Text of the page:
Before proceeding, I'll likely finish the owlbear and two gorilla bears that spent October on the back-burner. More on that next time.

Sunday, October 20, 2013

Problem Child

Another Heresy zombie completed. Muted most of the colors by mixing in some grey. The skin-tone is a mix of P3 Carnal Pink and Reaper Military Blue.


Sunday, October 13, 2013

A Week Late And A Zombie Short

"A man's got to know his limitations" 
Dirty Harry

Zombtober is upon us. The thought of participating was tempered by a dose of reality: the odds of me painting one of anything, each and every week for a month, is negligible. That said, the proceedings have put me in the mood for some zombie-painting, so I directed my brush towards this Paul Muller sculpt from Heresy.


Tuesday, October 1, 2013

A Successful Failure

"Success consists of going from failure to failure without loss of enthusiasm."
Winston Churchill 

I have crashed and burned in my efforts to finish the three minis intended for Otherworld's September painting challenge on time. Not the first time something like this has happened, nor will it be the last.

I'm not going to hang my head over it though. The minis are looking good and I'm enjoying myself. I call that success.

The two gorilla-bears are just about done while the owl-bear needs a fair amount of work:

Painting fur gives me trouble and I spent way too much time on it in this case. Painting faces seems to be something I'm pretty good at and I spent way too much time on it as I was having way too much fun. (Not to mention the hope that well executed faces might divert attention from large expanses of unremarkable fur.)

Without really meaning to, I drifted into jack-o-bear territory as the flesh-tones used come across as a bit orange. I steadfastly refused to complete the effect with glowing eyes and instead used actual gorilla eyes as my inspiration.

Sunday, September 22, 2013

Gorilla My Dreams


The Fiend Folio Project stands to gain two new members; a pair of gorilla bears to be precise. The manufacturer (Fenris Games) calls them pumpkin-head-bears . In other words, they're meant as Rune Quest jack-o-bear analogs. The miniatures blend ape and bear features and if I avoid painting their heads like jack-o-lanterns they should meet my needs quite nicely.

I'm trying to finish these two and an Otherworld owlbear before month's end so I'll keep this brief and to the point.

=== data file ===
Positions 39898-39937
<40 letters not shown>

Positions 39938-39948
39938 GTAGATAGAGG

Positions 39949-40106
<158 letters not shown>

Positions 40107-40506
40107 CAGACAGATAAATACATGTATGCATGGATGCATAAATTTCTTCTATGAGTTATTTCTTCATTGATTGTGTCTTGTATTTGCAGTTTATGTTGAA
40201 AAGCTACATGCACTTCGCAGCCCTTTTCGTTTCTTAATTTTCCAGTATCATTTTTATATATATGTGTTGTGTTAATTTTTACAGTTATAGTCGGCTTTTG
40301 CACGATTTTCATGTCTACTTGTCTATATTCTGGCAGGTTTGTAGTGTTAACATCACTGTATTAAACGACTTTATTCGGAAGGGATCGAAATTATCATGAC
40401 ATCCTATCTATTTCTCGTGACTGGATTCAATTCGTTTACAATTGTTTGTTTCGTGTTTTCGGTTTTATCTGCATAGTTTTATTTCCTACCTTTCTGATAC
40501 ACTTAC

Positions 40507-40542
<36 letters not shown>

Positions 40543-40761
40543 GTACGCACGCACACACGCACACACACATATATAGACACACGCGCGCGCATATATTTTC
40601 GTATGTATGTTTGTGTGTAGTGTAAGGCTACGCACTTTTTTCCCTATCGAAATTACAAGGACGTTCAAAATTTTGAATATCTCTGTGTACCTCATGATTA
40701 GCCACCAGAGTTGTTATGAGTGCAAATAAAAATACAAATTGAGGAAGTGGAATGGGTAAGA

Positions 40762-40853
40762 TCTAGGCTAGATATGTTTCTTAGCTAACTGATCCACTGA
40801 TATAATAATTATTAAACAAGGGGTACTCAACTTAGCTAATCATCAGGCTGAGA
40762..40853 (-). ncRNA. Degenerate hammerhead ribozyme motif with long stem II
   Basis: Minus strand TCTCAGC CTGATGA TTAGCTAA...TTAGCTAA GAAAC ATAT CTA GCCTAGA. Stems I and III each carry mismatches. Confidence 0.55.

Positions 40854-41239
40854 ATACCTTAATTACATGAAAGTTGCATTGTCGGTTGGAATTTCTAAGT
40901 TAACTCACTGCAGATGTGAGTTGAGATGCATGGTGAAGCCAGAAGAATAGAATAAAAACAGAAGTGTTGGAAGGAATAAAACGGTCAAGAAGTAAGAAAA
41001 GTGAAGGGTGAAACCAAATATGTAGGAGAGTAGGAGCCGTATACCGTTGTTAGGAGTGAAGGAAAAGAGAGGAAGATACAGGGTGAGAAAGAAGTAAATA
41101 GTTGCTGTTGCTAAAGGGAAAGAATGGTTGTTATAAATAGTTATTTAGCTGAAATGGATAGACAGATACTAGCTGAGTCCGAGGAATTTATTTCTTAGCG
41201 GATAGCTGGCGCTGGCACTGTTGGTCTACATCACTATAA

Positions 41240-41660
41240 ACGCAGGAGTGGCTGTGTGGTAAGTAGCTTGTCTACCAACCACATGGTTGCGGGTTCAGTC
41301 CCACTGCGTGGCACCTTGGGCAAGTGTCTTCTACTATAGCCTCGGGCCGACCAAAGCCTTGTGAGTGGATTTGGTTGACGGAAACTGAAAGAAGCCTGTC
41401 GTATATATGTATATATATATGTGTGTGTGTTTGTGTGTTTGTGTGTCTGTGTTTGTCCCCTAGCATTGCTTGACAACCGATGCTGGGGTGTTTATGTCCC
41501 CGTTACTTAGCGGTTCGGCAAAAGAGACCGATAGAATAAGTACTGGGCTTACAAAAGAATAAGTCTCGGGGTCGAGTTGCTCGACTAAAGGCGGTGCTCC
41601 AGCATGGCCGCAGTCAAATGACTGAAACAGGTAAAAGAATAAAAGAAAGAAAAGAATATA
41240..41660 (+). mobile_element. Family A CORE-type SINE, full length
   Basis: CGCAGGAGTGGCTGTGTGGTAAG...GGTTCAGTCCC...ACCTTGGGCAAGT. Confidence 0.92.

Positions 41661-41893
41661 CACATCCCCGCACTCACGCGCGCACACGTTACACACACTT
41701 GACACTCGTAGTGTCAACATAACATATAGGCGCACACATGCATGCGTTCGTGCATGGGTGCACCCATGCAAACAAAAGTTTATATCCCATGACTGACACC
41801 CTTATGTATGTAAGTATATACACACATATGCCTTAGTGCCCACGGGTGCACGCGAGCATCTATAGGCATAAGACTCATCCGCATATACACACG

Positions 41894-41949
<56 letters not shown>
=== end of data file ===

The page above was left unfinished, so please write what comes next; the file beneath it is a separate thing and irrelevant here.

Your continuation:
Some pictures:
Parts breakdown
Assembled minis
Grey plumber's putty used to elevate part of base
Base after a good deal of sanding
Basing grit added
Some putty-work on the owlbear
Primed and ready
Possible reference

Monday, September 9, 2013

This Little Light Of Mine

When Summer began, I had five miniatures primed and awaiting paint. The plan was to complete them all by the end of June. Where does the time go? It's September already and I've only just finished the fourth.

Quick I ain't.

Figure number four is part of Gamezone's Landwehr III blister. I see him not as a mere peasant but rather as a cleric/monk with a drunken-master vibe: the besotted agent of a higher power, following his calling armed with faith, an improvised weapon, and an ample supply of booze.

I originally intended to have him going toe-to-toe with an Otherworld type II demon thusly:

I experimented with a few things on this mini; most notably OSL (object source lighting). This took a couple tries as initial attempts using Vallejo florescent yellow paint produced consistently awful results. In the end I went with a more subtle look and P3 Sulfuric Yellow.


I'm in line for a DVD on how to paint OSL from a recent Kickstarter campaign. It can't get to my door quickly enough. I'd really like to add this technique to my bag of tricks.

With the changing of the seasons,  I'm eager to move on to some new miniatures. (Plus I still have that pesky fifth miniature to deal with.)

Sunday, August 25, 2013

Bones Tutorial Video

I should have known better. The warning signs were there.

Having succumbed in small measure to bones-mania by purchasing two newly arrived Bones minis from my LGS, I must report that I am disappointed.

Here is where I launch into a diatribe against the minis in question. Having started to do just that, I realized that A) I was coming across as a wild-eyed, foaming-at-the-mouth, crazy-person, and B) my criticism was off target as I am really not the consumer for whom  Bones miniatures are intended.

To point A: While I may actually be a wild-eyed, foaming-at-the-mouth, crazy-person, I try to conceal this fact whenever possible.

To point B: Bones are meant for gamers, not painters. They may be made from a very flexible, almost rubbery, plastic, lack the crisp detail of metal or resin minis, feature mold lines that are difficult to deal with effectively, and suffer from mis-molded details here and there, but they are cheap. In this case cheap carries the day. 

The Face That Launched A Thousand Frustrations

As Adam and Jamie learn in the video above, it actually is possible to polish a turd. I must concede that the problem may lie in part with my unfamiliarity with the material (cheap, bendy plastic that is; not lion dung). With that in mind, I'm putting my ill-considered purchases aside for now. Hopefully I'll come back to them someday, armed with better info on how to turn them into acceptable minis.

Saturday, August 17, 2013

Stadium Seating

No more fumbling through a drawer full of paint to find that needed color. Drawers are acceptable vessels for the storage of paint but fail miserably on the retrievability scale.

In an attempt to rectify the problem, I have cobbled together my very own DIY paint rack from Elmers's Foamboard. If I had to do it over again I'd think through the design of the side panels a bit better, but other than that I'm happy with the result.


One thing I definitely wouldn't change is the material used. The foamboard turned out to be perfect for this application; sufficiently rigid, easily cut and glued together.

It appeals my cheap side too. The finished rack holds more paint than commercially available versions that cost three times as much.